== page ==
Joe Bradley is an American painter known for a number of styles, such as abstract expressionism, folk art-esque 'primitive' drawing, and a personal variation of minimalism.Read More
Abundant in irony with his calculatedly 'shoddy' visual practice, Bradley likes to incorporate detritus, canvas offcuts, and dirt from the studio floor—often onto a drop cloth. He is also known as the former leader singer for the punk band, Cheeseburger.
Bradley was raised in Maine, and after visiting a friend in New England, he decided to enrol at the Rhode Island School of Design. There, he was mentored by Dike Blair, a sculptor and realist painter, and David Hornung, a colour theorist. Bradley graduated in 1999. Not long after, he was invited to have a museum show at P.S.1 Contemporary Art Center, New York in 2006, which launched his career.
Joe Bradley's paintings, though abstract, often vaguely allude to the flattened human form and are characterised by a nonchalance, an avoidance of highbrow seriousness or any hint of pomposity. This is particularly the case with his very large Art Informel or CoBrA-style paintings that have a European ambience, with their hot earthy colours, squashed shallow depth, and dense 'found' drop-cloth textures. See Vanguard (2018), Glad Song (2021), or Mistral (2021).
Bradley is also known for his use of monochromatic panels made of fragile store-bought stretchers. He has made paintings that reference Minimalists like Ellsworth Kelly, such as Police Painting 2 (2008), and freestanding, wide, box-like sculptures that recall Donald Judd, such as those included in his 2016 exhibition at Galerie Eva Presenhuber, Canton Rose. Many of his bold compositions that on occasion resemble human forms standing against the wall are warmly witty and evocative. See Untitled (2006) or The Fisherman's Friend (2005).
Bradley is a prolific drawer, presenting his drawings in large numbers, gridded on one wall, in close proximity to his paintings. They have a cultivated cack-handedness. He also has a deep affection for head comix. Mercurial in temperament and very articulate, Bradley likes to suddenly change direction and pull in unforeseen ingredients to challenge himself.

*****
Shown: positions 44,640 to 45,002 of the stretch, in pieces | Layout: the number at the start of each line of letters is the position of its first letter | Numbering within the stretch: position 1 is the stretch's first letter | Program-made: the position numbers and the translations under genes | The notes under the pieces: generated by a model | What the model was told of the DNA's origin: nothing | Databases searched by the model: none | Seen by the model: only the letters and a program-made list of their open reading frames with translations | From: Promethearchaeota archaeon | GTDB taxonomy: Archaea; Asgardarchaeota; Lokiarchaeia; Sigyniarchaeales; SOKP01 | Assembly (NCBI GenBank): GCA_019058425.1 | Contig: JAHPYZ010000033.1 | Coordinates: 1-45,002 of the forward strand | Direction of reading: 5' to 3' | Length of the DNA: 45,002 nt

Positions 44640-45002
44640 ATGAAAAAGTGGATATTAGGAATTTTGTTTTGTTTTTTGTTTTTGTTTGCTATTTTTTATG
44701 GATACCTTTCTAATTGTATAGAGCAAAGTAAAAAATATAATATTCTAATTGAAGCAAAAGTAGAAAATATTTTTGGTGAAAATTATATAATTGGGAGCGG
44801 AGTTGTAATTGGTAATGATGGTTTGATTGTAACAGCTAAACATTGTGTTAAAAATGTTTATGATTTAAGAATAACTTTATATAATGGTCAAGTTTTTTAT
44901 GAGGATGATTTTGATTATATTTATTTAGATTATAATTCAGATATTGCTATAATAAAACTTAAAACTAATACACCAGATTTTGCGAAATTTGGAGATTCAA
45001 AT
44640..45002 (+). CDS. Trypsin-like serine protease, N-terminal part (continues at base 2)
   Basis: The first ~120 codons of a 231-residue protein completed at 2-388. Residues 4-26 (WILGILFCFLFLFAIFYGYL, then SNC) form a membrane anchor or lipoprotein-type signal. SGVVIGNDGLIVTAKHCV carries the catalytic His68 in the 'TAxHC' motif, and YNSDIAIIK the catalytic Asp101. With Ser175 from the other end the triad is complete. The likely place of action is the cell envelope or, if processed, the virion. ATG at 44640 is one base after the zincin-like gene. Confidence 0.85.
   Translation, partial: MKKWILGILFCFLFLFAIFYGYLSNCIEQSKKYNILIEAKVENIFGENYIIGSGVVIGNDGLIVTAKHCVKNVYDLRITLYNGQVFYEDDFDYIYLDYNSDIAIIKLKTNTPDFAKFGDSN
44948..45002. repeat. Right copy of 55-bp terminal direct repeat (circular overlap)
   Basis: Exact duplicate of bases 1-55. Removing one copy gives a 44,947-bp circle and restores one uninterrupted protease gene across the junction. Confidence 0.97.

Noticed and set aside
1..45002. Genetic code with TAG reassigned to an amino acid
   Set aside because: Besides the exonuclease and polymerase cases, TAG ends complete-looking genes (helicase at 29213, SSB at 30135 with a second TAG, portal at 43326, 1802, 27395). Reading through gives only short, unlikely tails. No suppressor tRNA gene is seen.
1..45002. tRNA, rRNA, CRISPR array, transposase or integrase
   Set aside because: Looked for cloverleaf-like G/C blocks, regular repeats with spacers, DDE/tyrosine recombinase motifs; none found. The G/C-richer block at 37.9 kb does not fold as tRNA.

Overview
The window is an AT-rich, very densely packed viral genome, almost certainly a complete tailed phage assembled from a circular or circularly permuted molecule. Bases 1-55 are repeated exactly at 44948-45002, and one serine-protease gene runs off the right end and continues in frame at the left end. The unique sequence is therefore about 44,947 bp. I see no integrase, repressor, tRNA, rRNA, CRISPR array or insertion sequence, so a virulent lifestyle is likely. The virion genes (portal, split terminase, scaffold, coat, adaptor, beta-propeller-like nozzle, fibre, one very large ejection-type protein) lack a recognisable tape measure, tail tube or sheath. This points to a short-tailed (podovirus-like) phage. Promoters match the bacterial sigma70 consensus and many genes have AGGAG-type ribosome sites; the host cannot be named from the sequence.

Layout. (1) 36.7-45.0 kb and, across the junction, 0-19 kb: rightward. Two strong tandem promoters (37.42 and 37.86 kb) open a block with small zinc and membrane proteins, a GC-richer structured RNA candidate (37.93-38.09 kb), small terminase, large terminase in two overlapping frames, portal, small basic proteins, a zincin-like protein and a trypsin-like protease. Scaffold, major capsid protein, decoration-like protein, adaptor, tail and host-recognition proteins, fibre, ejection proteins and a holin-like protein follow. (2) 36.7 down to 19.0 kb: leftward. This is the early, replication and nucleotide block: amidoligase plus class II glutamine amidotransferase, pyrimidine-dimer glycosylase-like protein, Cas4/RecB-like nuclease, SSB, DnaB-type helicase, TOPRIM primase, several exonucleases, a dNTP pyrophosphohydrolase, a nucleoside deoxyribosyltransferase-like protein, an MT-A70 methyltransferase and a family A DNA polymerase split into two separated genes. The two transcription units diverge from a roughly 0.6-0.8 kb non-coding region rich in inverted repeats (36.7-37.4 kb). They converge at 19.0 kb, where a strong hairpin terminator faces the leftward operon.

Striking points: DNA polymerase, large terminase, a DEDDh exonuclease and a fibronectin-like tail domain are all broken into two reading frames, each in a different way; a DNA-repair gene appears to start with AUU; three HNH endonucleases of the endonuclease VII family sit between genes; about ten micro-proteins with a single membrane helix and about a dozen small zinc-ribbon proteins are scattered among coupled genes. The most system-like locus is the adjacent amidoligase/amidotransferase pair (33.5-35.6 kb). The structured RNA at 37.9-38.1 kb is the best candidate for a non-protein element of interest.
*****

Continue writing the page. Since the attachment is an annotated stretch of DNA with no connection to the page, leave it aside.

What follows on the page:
In 2008, Bradley held an exhibition at Canada gallery, New York that featured his very large 'Schmagoo Paintings'. These were simple, logo-like drawings greatly enlarged on big canvases with their imperfect attendant crud present and not removed. When explaining his thoughts, Bradley saw these badly drawn grease pencil images as spiritual.
As Bradley explains: 'I came across the word "Schmagoo" in a book about New York City drug culture in the 1960's, it was (is?) used as slang for Heroin. This struck me as kind of funny, that a narcotic as deep and dark as Smack could end up with such a goofy nickname. Sounds like a Jewish super hero or something. The word stuck with me, and I began to think of "Schmagoo" as shorthand for some sort of Cosmic Substance... Primordial Muck.' Examples include Superman (2008), Man Made Dirigible (2008), Untitled (2009), and Abelmuth (2008).
Joe Bradley has participated in many solo and group exhibitions.
Solo exhibitions include Sub Ek, Galerie Eva Presenhuber, Zurich (2020); Drawings, Gagosian, Geneva (2018); Day World, Gagosian, London (2018); Joe Bradley, Rose Art Museum, Brandeis University, Waltham (2017); Joe Bradley, Peder Lund, Oslo (2017); Lotus Beaters, Gavin Brown's enterprise, New York (2013).
Group exhibitions include Omelette Papier, Capitain Petzel, Berlin (2022); Joe Bradley and Tobias Pils, Capitain Petzel, Berlin (2021); The Passion, Hall Art Foundation, Schloss Derneburg Museum (2021); Time Slip, Petzel, New York (2021); Drawing 2020, Gladstone Gallery, New York (2020); Group Show, Galerie Eva Presenhuber, Zurich (2020); American Pastoral, Gagosian, London (2020).
Bradley's work is held in the collections of the Museum of Modern Art, New York; Whitney Museum of American Art, New York; Albright-Knox Art Gallery, Buffalo; de la Cruz Collection, Miami; Hall Art Foundation, Reading.
John Hurrell | Ocula | 2022
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